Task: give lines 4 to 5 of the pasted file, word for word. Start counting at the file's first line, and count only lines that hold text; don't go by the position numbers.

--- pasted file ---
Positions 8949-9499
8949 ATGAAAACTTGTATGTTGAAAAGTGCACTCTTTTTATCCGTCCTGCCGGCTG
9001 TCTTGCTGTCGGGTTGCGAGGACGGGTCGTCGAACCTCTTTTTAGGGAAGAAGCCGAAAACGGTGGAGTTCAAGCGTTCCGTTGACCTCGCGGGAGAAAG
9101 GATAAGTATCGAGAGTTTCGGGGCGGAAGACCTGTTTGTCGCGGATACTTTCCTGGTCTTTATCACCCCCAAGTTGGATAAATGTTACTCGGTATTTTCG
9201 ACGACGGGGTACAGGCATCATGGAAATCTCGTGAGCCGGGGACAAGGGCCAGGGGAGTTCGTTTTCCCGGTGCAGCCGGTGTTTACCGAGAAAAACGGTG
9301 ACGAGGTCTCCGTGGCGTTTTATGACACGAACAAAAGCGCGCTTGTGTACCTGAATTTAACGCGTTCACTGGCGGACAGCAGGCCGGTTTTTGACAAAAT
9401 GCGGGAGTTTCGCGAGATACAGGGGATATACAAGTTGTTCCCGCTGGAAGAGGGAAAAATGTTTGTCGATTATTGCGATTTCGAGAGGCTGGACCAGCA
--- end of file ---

9101 GATAAGTATCGAGAGTTTCGGGGCGGAAGACCTGTTTGTCGCGGATACTTTCCTGGTCTTTATCACCCCCAAGTTGGATAAATGTTACTCGGTATTTTCG
9201 ACGACGGGGTACAGGCATCATGGAAATCTCGTGAGCCGGGGACAAGGGCCAGGGGAGTTCGTTTTCCCGGTGCAGCCGGTGTTTACCGAGAAAAACGGTG